Goodness Gracious, Great Balls of Evil
Hey Bookworms! Listen, y’all. I have tried to explain several times, as recently as seven days ago, why you have to be on your toes at all times during road trips or maybe even skip them entirely. I have attempted to both shake your nerves and rattle your brains in the most loving way possible. Still, you persist. So, Imma pull out the big daddy of travel warnings and after that you can just trust your judgement and go with god. I’m sure as hell not going. That’s all I’ve got to say.
Three words. La Mala Hora. This is a being often more feared than the devil himself. In Spanish it translates to “the evil hour” or “the evil one”. LMH is a shapeshifting entity of pure evil that travels along lonely country roads looking for victims. It’s also the title of a novel by Gabriel Garcia Marques; while I’m not a Marques fan myself, I would not panic if I came across the novel on a deserted road in the middle of the night. Magical realism isn’t for everybody, but it’s not specifically out to kill you. To my knowledge. Who knows what information may come to light?
Anywho, back to the evil. La Mala Hora usually manifests as a dark sphere that pulses and undulates as it drifts down the lane. You might think it looked like a storm cloud from a distance. Then it would catch your scent and surge inexorably closer to you, billowing and contracting excitedly. At that point, you would likely urinate out of fear and slam on the gas. It doesn’t do any good. The wretched devil cloud keeps pace with you easily and soon overtakes you and swings around to the front of the car. You see, the primary goal of LMH is to hypnotize and paralyze it’s victim. It wants to break your will, oh what a thrill! Then it wants to rush forward and envelope you in its inky depths and suffocate you.
Then, of course, you’re dead. End of story. You may have gotten off easy though. La Mala Hora doesn’t take human form very often. When she does though she always meets you at a crossroads. Not in a sweet Bone Thugz N Harmony way either. She will suddenly appear at the side of your car. Cackling and reaching terrifyingly long nails out toward you. Scratching and scraping across your windows. Even if you gun it; put your foot down on the gas so hard that you’re flying, and she’s nothing but a misshapen nightmare in your rearview mirror it’s already too late. Either you or someone you love is going to die soon. Nothing you can do but cut your nails and twiddle your thumbs. You’re real nervous and it sure ain’t fun. Oh, baby. It’ll drive you crazy. Within twelve hours someone is gone.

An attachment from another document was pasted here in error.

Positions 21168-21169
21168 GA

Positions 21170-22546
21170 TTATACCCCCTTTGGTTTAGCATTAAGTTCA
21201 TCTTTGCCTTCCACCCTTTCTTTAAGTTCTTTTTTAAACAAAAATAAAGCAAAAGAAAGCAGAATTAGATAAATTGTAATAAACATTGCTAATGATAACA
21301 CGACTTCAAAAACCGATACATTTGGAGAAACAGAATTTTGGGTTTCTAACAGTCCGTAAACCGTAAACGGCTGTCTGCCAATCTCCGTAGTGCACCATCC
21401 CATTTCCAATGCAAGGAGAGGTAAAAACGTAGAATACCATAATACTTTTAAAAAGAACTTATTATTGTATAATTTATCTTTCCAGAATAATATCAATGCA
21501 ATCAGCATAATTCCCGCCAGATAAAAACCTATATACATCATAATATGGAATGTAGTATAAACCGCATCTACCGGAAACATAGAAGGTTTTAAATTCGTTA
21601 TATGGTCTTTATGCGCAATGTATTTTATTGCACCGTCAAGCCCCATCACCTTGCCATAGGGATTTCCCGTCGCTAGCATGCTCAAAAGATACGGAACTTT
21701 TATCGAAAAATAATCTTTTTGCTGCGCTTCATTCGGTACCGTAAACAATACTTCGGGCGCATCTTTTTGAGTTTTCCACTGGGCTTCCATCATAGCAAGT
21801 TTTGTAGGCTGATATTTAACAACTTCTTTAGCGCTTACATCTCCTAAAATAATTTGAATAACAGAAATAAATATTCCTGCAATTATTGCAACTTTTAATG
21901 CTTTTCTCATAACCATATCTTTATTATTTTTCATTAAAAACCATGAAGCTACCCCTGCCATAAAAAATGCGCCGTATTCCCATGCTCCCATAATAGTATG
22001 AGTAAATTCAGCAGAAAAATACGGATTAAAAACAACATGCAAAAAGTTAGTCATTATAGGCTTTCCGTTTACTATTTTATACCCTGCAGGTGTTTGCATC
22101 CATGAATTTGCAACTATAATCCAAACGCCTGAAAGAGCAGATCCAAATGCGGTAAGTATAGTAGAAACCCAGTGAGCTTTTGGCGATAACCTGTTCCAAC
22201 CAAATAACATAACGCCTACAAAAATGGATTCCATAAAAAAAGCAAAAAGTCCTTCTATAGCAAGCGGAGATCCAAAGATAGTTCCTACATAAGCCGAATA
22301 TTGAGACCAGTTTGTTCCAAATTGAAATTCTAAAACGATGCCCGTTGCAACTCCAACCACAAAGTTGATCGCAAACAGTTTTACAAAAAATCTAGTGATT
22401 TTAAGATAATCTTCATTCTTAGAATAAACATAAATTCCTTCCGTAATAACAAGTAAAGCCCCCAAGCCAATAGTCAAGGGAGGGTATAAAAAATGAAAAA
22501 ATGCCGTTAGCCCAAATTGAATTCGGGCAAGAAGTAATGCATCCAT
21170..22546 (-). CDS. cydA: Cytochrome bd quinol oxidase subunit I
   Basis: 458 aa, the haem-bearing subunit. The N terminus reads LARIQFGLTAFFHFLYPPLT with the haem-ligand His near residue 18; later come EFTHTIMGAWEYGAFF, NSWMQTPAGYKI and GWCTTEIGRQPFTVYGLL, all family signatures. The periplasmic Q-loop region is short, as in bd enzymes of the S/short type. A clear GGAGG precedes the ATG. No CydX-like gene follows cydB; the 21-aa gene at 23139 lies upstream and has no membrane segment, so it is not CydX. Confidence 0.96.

Creepy right? The locals won’t even speak about it. If you ask they will look at you like you’re the dumbest dummy to ever dumb and then shake their heads. “It’s an evil thing” is all they’ll say before they walk away from you as fast as possible. Nobody wants to hang around the fool that keeps flapping their jaws about La Mala Hora. That’s just asking for trouble.
They are correct. I can’t put any kind of a positive spin on this one. Avoid this beast at all costs. If you must drive through New Mexico then for heaven’s sake do it during the day. If you can’t avoid driving at night then I wish you the best of luck. I hope that the only version of La Mala Hora that you encounter is a tale of small town gossip that becomes a rumination of the corrupt power of the Mexican government. It’s not exactly a fun beach read, but it also won’t physically suffocate you and sometimes that the best that you can ask for. If you are looking for a fun beach read, check out My Name is Trouble. It's dope, y'all. Later days, Bookworms!